LIVE: Rolo Tomassi / Employed To Serve @ The Waiting Room, London

By Ollie Connors

2015 marks Rolo Tomassi’s 10th (yes, tenth!) year of existence and to celebrate their decade of destruction, the release week of fourth album “Grievances” has been marked by four tiny shows across London, encompassing venues in Camden, Peckham, Dalston and tonight’s destination, Stoke Newington. As soon as we enter The Waiting Room, located below the rather lovely Three Crowns pub, everything about the place screams “sweatbox”. Should be good, then.

Each date of the “tour” has featured a different support, handpicked by the band to represent who they feel are the cream of the UK’s current crop. Tonight is the turn of mathcore mob Employed To Serve, who repay the faith shown in them by the (relative) “veterans” and then some. Despite showing up late, ETS manage to put on a jaw-dropping show; it’s so easy for this particular brand of technical metal to sound sloppy in the live arena, but tonight the Surrey-based quintet are tighter than a gnat’s sphincter.

Vocalist Justine does her level best to battle against an apathetic soundman, but even he cannot put a dampener on the mammoth riffs and irrepressible energy guitarists Sammy Unwin and James Jackson bring to the stage. The centrepiece of début full-length “Greyer Than You Remember” (which is also released in the week the show took place), “Bones To Break” sounds utterly colossal, and their parting shot sees the front half of the room caught in a melée, the “mosh goblins” out in force for one of the most exciting prospects the UK hardcore scene has brought forth in quite some time.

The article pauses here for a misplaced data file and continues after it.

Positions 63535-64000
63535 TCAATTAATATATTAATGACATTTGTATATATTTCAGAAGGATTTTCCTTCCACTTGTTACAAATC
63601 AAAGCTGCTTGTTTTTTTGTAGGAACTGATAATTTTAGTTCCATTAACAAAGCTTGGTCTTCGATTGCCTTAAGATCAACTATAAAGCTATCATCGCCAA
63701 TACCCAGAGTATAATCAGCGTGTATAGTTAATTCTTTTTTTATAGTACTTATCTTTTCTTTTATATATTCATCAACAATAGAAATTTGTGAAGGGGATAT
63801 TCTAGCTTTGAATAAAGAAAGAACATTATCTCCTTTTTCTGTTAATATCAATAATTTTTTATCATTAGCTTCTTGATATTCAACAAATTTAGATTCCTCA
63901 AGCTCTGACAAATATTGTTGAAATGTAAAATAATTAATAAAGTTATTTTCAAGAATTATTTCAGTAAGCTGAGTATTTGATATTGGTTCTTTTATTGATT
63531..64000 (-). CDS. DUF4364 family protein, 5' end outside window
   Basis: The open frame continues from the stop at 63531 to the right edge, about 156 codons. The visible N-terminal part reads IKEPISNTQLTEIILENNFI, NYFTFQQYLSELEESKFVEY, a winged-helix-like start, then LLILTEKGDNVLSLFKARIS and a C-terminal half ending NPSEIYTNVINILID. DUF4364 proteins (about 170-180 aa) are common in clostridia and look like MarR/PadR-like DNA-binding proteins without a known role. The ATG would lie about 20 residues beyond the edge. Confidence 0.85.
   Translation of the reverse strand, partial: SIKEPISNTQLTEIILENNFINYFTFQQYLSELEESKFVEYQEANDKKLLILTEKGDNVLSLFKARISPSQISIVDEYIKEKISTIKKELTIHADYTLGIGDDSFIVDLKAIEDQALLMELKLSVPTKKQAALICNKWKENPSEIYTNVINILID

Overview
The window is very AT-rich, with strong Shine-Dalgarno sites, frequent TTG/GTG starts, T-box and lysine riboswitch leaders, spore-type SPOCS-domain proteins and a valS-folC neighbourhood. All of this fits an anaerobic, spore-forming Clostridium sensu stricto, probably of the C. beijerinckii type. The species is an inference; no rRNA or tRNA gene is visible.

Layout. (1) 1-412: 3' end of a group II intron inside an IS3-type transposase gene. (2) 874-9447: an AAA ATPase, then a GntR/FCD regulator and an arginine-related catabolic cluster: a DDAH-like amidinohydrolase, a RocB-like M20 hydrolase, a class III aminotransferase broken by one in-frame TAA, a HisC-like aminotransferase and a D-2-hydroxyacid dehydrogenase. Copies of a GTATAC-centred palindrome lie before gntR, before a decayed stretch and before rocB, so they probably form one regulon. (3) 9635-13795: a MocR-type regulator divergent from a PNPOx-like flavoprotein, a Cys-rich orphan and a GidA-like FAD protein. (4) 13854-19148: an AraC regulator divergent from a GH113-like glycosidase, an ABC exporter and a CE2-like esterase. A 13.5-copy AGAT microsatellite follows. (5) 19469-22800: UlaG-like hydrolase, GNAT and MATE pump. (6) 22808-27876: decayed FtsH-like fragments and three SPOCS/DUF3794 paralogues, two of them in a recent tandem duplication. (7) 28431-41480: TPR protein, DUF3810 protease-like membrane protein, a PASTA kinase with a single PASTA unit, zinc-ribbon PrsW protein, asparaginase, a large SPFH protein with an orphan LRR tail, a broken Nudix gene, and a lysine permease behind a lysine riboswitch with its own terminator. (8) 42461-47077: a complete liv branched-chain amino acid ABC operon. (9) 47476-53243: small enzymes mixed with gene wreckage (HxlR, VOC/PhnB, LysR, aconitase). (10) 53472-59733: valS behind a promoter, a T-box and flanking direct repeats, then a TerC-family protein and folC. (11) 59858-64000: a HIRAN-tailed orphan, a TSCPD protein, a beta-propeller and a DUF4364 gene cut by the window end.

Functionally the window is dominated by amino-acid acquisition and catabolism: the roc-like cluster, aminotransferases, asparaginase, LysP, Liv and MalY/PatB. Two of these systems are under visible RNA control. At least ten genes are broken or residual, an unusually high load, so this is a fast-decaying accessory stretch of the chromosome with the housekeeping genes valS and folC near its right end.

Most bands would find that a tough act to follow, but then, most bands aren’t Rolo Tomassi. The quintet are one of those rare acts that seem to improve from record to record, and “Grievances” is no different, taking a darker turn from the space-prog vibes of “Astraea” and allowing a more malevolent, volatile side to Rolo come to the fore. This is aided by the addition of drummer Tom Fitts, who has applied the style applied in former outfits (Throats, Crocus and Goodtime Boys among them) to augment their atmospheric sound. Cuts from other parts of their discography are just as impressive too, the Spence siblings becoming a whirling dervish during old favourites such as “Oh Hello Ghost”.

The soundman, suddenly springing to life after his doze during the support, ensures Rolo Tomassi, and especially vocalist Eva Spence, sound bigger than this basement can take, and the pit responds in kind. As we emerge sweating, we reflect on what we’ve witnessed down there – the future and the present, two forward-thinking bands who refuse to rest on the laurels, ever changing, ever evolving. Here’s to another decade for the best band in the world named after a cop film baddie, and an act for whom the spoils seem to be for the taking if they take a leaf out of the book of tonight’s headliners.